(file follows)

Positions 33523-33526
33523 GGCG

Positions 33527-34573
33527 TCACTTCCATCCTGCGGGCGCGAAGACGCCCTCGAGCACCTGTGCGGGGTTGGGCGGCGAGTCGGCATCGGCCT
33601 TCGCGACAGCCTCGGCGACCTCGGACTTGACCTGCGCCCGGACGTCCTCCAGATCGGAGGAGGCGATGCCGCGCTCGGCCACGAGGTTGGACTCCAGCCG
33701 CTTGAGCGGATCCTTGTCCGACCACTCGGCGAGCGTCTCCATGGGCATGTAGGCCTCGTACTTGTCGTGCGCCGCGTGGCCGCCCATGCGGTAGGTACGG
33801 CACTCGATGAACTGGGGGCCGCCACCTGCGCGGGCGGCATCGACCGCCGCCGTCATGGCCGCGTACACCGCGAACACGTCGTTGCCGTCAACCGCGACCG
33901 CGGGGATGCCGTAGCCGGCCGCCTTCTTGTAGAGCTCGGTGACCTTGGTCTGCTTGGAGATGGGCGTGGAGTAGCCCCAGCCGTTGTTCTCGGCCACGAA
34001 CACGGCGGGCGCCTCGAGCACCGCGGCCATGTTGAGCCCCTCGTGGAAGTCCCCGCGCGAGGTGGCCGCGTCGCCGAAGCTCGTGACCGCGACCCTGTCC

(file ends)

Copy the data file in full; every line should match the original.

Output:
Positions 33523-33526
33523 GGCG

Positions 33527-34573
33527 TCACTTCCATCCTGCGGGCGCGAAGACGCCCTCGAGCACCTGTGCGGGGTTGGGCGGCGAGTCGGCATCGGCCT
33601 TCGCGACAGCCTCGGCGACCTCGGACTTGACCTGCGCCCGGACGTCCTCCAGATCGGAGGAGGCGATGCCGCGCTCGGCCACGAGGTTGGACTCCAGCCG
33701 CTTGAGCGGATCCTTGTCCGACCACTCGGCGAGCGTCTCCATGGGCATGTAGGCCTCGTACTTGTCGTGCGCCGCGTGGCCGCCCATGCGGTAGGTACGG
33801 CACTCGATGAACTGGGGGCCGCCACCTGCGCGGGCGGCATCGACCGCCGCCGTCATGGCCGCGTACACCGCGAACACGTCGTTGCCGTCAACCGCGACCG
33901 CGGGGATGCCGTAGCCGGCCGCCTTCTTGTAGAGCTCGGTGACCTTGGTCTGCTTGGAGATGGGCGTGGAGTAGCCCCAGCCGTTGTTCTCGGCCACGAA
34001 CACGGCGGGCGCCTCGAGCACCGCGGCCATGTTGAGCCCCTCGTGGAAGTCCCCGCGCGAGGTGGCCGCGTCGCCGAAGCTCGTGACCGCGACCCTGTCC